Well, crap. Kent has cancer.
I left a couple messages for Kent, not because I knew anything, but because we hadn’t talked for a while. He called back after a week, which was normal for us. He sounded good, even as he told me about the cancer. About the chemotherapy. About the not-good prognosis.
I met Kent in 1994. It was a great year to buy real estate. I came across an ad asking $10,000 for a down-payment on a large loft in West Oakland.
Yeah. Back then, you could buy real estate for cheap. Although that particular place was dark and boxy, a “for sale” sign around the corner led me to Kent.
Kent was (and is) a Marlboro man, tall and lanky, with a smooth walk and a worried face. He wasn’t worried all the time, but he looked that way. He grew up in small-town America in the 1950s, which apparently made him an avid smoker and somewhat reluctant talker. But when he did talk, he was poetic and smart. He appreciated culture and art. Although he never called himself an artist, he made furniture and jewelry that were Art.
Kent developed the lofts he was selling. More than developed, really. He was the dealmaker, but also the general contractor. He worked with his hands — broke walls, ran conduit — and knew every inch of the 15-unit complex at the corner of Filbert and 30th Street.
In the 1920s, the property was originally built as a neon sign factory. When I moved in, I took over half the former executive offices. Kent lived next door.
We decided to put a deck on our common roof space. I was an unskilled laborer, quietly following Kent and his buddy Ken (confusing, I know) while they did real work. One time, waiting with my broom and dustpan, standing ten feet behind Kent, I put my hands in my pockets. A moment later, Kent’s spine went rigid. He turned and froze me with a menacing stare.
“Kevin,” he said with the voice of command, “do you need something to do?”
I was at a loss. Was this an existential question? I did need something to do! My life was a vapid waste of time!
Of course, Kent had forgotten that I was volunteer labor on our neighborly project, not a paid construction worker. He shook his head and smiled. “Sorry, Kevin,” he said. “Old habits.”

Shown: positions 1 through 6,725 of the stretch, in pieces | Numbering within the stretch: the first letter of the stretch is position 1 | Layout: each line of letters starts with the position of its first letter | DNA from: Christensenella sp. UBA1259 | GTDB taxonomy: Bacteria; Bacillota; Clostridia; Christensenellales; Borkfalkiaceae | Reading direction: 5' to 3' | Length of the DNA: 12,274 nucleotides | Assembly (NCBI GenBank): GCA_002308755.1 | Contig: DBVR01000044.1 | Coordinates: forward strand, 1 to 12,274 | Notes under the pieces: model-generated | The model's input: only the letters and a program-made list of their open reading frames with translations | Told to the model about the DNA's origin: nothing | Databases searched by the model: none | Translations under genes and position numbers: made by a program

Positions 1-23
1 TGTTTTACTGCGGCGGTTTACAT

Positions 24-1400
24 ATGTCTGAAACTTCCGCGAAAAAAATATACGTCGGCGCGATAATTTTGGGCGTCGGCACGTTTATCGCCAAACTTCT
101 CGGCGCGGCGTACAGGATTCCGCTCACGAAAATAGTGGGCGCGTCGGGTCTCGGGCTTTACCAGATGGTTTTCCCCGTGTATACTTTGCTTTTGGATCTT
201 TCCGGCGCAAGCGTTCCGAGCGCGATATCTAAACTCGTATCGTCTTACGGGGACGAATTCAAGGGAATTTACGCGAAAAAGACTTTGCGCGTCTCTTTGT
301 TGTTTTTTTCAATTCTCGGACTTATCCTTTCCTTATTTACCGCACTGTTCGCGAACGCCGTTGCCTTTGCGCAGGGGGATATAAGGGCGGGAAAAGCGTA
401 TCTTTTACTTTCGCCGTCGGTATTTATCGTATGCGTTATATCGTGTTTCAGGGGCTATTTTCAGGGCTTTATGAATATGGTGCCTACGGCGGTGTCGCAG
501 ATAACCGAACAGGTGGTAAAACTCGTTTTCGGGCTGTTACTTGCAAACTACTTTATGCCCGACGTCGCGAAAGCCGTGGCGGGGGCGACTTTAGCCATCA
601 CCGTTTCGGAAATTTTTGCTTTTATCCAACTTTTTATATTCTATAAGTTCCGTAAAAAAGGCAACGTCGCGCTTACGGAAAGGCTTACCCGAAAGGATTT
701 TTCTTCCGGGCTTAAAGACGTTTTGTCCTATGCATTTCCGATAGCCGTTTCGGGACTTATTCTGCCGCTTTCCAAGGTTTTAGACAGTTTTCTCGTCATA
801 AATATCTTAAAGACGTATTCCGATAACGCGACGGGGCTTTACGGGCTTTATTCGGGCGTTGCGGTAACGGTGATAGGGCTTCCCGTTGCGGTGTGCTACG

Authority came naturally to Kent. In Vietnam he was a Swift Boat commander. He doesn’t talk about it much, but I’m pretty sure he received the Bronze Star.
He is one of the strongest people I knew. Not weight-room strong. Country-strong; beast strong; I remember one time he told me how he’d annoyed a drill instructor who was sure he could do more leg lifts than the skinny yokel named Kent.
In 1995, we often went to step aerobics class, where Kent, despite his pack-a-day cigarette habit, despite being in his fifties, could easily keep up with me (and the instructor).
I realize that’s 20 years ago. I realize we’ve gotten older and slower. I realize that I shouldn’t be surprised that Kent has cancer. But I am.
Kent is not old. My mother is 95, and that’s old. She has outlived everyone from her childhood, as well as most people she knew during middle age. That’s got to be weird, and hard, and I’m not sure but maybe it’s better to live to an average age. There should always be people who knew you back in your prime.
Kent is past his prime, but at 72, I think that’s pretty young. I think he needs to stick around. But there’s the cancer.
He’s pragmatic about it. He smoked tens of thousands of cigarettes. He’s not surprised that he’s sick.
His doctors are impressed with his body’s positive response to chemo drugs. However, in the grading system used to describe cancer severity, Kent is at stage four — “cancer has spread to other organs or parts of the body.” No one is talking about a cure.
But Kent is hopeful about having time. Time to hang out with friends. Enjoy days with his wife.
Every day, especially as I get older, I think, “Who gets more than that?”